I've come to the conclusion that something I remember reading long ago is absolutely right: that to write is one of the best ways to discover what you think. My recent excursion into the world inhabited by columnists and professional essayists has thus far been a double learning experience that has me practically jumping out of my skin with excitement, even glee.
After embarking on the unknown waters of a subject I think I have either some knowledge or an opinion of, I often suddenly realize neither is what I thought when I started to tap the keyboard. Like any other college graduate, or even a lucky high school graduate, I was taught to develop a premise and outline the argument, and arrive at a conclusion. You couldn't take an essay exam without that. Now I've found out how much more revealing (and how much more fun!) it is to begin and let the devil take the hindmost, as my father used to say.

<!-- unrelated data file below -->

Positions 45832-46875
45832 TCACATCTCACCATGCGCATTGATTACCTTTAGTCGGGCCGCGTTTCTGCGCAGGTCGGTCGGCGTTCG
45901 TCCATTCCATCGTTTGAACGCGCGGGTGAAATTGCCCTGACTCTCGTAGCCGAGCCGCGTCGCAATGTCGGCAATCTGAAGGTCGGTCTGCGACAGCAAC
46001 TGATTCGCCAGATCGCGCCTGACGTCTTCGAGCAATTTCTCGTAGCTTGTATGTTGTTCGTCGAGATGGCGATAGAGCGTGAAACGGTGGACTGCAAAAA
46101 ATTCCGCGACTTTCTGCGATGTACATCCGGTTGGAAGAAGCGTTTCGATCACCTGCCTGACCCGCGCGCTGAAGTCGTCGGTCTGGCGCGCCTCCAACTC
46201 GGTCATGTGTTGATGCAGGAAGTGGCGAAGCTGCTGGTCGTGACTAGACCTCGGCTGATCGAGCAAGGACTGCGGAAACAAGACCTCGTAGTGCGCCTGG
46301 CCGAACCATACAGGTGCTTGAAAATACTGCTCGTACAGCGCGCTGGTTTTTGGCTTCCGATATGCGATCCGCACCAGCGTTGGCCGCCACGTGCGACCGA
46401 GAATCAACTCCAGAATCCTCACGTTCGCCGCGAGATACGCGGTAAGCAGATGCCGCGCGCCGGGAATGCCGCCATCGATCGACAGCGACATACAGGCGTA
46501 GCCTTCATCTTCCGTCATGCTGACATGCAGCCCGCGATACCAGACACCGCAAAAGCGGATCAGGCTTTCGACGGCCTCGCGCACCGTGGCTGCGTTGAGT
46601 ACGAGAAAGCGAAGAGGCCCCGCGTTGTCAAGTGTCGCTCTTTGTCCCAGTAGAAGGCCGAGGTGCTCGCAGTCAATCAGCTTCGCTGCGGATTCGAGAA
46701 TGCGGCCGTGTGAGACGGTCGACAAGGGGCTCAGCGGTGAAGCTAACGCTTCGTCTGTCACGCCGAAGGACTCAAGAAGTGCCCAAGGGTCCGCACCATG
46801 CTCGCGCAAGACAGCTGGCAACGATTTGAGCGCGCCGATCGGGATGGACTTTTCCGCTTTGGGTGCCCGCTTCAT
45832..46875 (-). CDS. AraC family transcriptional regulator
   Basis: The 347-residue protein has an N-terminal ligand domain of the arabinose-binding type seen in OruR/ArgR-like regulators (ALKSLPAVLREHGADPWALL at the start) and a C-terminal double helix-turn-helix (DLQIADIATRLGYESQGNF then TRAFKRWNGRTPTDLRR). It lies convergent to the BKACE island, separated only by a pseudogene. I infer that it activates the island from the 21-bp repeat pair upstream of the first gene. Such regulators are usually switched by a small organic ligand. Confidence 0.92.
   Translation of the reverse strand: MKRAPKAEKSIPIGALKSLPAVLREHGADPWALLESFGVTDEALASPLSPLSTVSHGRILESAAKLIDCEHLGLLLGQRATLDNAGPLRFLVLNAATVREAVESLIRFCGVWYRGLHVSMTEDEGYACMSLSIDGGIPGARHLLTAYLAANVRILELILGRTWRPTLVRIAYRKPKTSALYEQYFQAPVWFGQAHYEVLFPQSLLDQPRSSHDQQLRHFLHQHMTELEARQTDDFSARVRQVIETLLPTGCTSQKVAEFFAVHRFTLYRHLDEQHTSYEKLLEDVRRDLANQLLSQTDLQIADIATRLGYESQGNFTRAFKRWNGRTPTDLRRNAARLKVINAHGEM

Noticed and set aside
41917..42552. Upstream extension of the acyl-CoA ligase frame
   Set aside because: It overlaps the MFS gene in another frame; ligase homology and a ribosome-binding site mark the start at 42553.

Which reminds me of another gem dropped into one of my lectures in college, to the effect that the really important stuff isn't in the instructor's notes, but in what the lecturer called the obiter dicta. Yes, I know, practically nobody is taught Latin any more, so I'll translate: it's in the parenthetical comments, the throwaway lines that an attentive student picks up. It's those that will matter ten or fifty years later. They're like the discoveries I've been making as I try putting down some point I think I want to present, only to discover either that it's turned into a different point altogether, or that it has a whole dimension that hadn't entered my head until I found the words in front of me on the screen! It's the remarks that aren't in the script and find their way out that say much more than I realized I had in mind. Serendipity for sure.